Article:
He said he'd recuse himself from any future discussions about WE.

Conservative MP Michael Barrett, the party's ethics critic, said Trudeau's apology was an attempt to stop this story from "spinning out of control."

"We know that Justin Trudeau is only sorry when he gets caught and that's what the apology was all about today," he said.

"As the weight of this comes to bear down on him, he is sorry, but that doesn't mean that the investigations won't continue and they certainly should."

Barrett said Trudeau should appear before the House of Commons finance committee to field questions from MPs, and should waive cabinet confidentiality for all documents related to the contract.

The opposition Conservatives are also calling for an emergency meeting of the Commons ethics committee to study the government's decision to award the contract to the charity.

In a letter to the committee's clerk, Conservative MPs Barrett, Damien Kurek and Jacques Gourde say the committee should be recalled and an order should be issued demanding that Speakers' Spotlight — the agency that arranged for the Trudeaus to speak at WE events — produce receipts for the appearances.

The MPs say the committee also could review "the safeguards which are in place to avoid and prevent conflicts of interest in federal government procurement, contracting, granting, contribution and other expenditure policies."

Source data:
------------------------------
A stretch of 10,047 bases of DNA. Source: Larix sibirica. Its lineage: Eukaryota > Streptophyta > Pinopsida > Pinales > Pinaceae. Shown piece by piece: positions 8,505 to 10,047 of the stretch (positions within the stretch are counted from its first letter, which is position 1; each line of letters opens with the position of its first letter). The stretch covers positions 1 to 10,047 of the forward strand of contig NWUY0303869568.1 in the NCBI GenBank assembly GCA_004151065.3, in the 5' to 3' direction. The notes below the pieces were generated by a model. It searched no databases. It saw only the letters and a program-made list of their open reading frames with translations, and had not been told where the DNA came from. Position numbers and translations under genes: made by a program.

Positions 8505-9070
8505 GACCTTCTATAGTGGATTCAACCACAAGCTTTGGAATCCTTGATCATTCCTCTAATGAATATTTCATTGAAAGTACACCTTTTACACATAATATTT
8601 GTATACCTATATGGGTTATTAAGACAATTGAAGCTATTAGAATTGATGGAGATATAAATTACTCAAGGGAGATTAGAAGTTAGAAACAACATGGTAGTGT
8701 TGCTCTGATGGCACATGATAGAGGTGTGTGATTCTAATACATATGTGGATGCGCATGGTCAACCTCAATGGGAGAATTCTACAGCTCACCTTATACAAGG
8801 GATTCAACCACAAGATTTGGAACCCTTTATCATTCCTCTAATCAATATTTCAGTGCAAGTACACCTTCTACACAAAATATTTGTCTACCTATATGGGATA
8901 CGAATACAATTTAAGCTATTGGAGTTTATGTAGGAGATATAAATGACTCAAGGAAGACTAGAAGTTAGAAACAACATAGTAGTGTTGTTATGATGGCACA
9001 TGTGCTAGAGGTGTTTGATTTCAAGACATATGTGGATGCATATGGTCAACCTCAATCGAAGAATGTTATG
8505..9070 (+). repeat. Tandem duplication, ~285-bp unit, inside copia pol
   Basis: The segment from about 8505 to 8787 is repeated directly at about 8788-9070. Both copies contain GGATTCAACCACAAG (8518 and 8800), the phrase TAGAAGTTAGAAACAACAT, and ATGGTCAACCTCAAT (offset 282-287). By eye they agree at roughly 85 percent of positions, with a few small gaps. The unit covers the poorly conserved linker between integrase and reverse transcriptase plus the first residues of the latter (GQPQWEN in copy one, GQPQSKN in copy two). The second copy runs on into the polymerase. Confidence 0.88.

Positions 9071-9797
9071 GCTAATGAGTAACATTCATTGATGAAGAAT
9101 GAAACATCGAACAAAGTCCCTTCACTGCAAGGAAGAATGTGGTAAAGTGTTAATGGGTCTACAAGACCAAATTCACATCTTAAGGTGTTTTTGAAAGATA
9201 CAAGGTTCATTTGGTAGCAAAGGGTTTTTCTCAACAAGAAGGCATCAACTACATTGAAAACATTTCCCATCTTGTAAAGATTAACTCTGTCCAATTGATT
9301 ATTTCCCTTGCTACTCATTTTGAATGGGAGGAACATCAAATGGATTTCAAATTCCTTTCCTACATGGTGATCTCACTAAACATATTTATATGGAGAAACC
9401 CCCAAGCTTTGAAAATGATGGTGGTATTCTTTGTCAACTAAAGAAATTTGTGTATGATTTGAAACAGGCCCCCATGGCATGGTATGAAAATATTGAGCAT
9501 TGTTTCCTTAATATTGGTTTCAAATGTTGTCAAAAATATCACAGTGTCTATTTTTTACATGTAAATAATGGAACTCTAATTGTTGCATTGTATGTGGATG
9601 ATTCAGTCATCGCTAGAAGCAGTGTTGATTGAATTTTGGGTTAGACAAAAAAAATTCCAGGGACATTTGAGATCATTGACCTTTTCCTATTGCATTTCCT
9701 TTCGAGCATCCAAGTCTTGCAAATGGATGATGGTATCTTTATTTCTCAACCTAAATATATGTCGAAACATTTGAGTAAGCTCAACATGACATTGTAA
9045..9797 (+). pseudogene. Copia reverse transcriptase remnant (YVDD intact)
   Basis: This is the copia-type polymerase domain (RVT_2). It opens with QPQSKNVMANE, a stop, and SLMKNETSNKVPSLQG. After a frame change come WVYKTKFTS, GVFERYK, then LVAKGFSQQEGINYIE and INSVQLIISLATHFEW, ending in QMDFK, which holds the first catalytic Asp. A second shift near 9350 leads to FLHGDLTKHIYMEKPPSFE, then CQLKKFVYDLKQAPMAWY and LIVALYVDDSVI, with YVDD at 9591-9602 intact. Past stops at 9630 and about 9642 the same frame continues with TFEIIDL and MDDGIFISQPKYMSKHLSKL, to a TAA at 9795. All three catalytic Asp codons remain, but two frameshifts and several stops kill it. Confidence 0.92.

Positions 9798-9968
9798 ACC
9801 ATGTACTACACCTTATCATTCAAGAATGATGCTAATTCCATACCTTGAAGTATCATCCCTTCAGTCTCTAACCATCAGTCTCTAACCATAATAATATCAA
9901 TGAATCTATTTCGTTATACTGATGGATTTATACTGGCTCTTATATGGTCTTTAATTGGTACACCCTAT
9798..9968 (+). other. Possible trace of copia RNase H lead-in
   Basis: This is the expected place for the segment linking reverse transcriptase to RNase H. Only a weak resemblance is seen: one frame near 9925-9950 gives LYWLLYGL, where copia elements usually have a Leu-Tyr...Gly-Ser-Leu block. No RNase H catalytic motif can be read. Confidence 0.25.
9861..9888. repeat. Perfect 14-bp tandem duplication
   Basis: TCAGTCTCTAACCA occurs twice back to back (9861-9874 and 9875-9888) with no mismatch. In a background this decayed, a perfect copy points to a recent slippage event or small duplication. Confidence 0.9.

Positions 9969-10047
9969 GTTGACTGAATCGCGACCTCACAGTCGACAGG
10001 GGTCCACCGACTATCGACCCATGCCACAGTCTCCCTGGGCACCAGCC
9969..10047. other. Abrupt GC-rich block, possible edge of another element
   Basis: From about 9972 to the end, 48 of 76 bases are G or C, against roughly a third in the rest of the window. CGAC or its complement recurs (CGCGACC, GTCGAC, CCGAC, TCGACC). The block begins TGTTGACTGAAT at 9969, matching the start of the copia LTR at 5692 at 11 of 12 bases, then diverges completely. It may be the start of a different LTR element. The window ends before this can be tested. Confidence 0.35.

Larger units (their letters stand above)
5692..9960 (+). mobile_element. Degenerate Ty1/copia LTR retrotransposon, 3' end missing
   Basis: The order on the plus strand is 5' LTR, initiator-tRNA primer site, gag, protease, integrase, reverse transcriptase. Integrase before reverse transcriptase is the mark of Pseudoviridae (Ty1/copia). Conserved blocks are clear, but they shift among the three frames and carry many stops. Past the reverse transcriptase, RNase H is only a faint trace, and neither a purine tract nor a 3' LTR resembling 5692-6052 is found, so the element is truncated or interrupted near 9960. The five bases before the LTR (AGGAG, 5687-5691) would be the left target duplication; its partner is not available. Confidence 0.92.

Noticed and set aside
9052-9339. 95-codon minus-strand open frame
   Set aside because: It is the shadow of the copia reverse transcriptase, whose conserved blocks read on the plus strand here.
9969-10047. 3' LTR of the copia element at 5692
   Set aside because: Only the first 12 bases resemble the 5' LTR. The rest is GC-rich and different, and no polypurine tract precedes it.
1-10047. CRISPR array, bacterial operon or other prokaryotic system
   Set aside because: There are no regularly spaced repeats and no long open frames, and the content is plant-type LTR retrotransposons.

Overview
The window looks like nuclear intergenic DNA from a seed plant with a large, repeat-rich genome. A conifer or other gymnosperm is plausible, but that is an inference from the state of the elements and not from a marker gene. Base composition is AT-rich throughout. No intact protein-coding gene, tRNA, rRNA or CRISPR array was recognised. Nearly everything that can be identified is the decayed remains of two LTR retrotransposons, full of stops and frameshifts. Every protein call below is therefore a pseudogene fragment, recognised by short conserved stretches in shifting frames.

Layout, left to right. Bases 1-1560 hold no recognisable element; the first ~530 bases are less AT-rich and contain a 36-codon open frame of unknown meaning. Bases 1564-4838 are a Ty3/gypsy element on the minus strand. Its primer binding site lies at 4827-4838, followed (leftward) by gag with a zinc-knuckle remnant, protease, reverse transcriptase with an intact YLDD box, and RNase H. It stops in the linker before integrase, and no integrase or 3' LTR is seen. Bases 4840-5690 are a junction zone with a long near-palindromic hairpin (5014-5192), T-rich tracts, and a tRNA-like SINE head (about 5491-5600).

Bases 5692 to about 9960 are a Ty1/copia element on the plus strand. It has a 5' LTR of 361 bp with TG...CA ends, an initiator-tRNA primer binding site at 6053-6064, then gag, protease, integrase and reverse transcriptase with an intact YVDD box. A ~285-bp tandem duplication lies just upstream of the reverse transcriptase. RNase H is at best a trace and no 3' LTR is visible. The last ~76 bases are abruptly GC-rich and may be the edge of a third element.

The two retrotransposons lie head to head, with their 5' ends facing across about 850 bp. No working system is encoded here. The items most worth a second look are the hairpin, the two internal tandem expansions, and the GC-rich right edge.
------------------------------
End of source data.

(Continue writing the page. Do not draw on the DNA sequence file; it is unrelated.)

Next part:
The federal ethics commissioner, Mario Dion, already has said he will review the government's decision to award the contract to administer the $912-million program to WE. The Conservatives have said the RCMP should investigate the deal for possible criminality.

Bloc Quebecois Leader Yves-François Blanchet said he's tired of hearing apologies from the prime minister on ethical scandals. He said Trudeau hasn't learned anything from incidents like the SNC-Lavalin scandal or the trip to Aga Khan's private island. 

"There comes a time when we do not trust anymore and when being sorry is not something you believe in anymore," he said. 

"So perhaps there's something else to be done and the inquiries which have been asked by the Conservatives seem to be a good idea. (Trudeau) should come forward and tell the whole truth."

WE Charity co-founders Craig and Marc Kielburger offered their own mea culpa in a statement published in a full-page ad in today's Globe and Mail.

The brothers said the fallout from the botched partnership with the federal government has been "extremely difficult" and they understand why questions have been asked about their financial dealings with members of the Trudeau family.

"The charity's integrity and purpose has been called into question. It has had direct impacts on our staff, supporters, and beneficiaries. We have made mistakes that we sincerely regret," the Kielburgers said in the statement.

"It has led us to more closely examine our own internal structures, governance and organization. In the days to come we will have more to say on these matters and about the organization's future. For now, we wanted to set the record straight, take responsibility for our part, and refocus on the mission that started twenty-five years ago."

The charity also has faced a backlash from some people — notably former NHL star Theo Fleury and R&B singer Jully Black — who have agreed in the past to speak at WE events for free.

The co-founders said honorariums were provided to certain individuals "who committed to speaking at multiple WE Day cities and many additional events while in the city, requiring significant time commitments."

About the Author

John Paul Tasker

Parliamentary Bureau

John Paul (J.P.) Tasker is a reporter in the CBC's Parliamentary bureau in Ottawa. He can be reached at john.tasker@cbc.ca.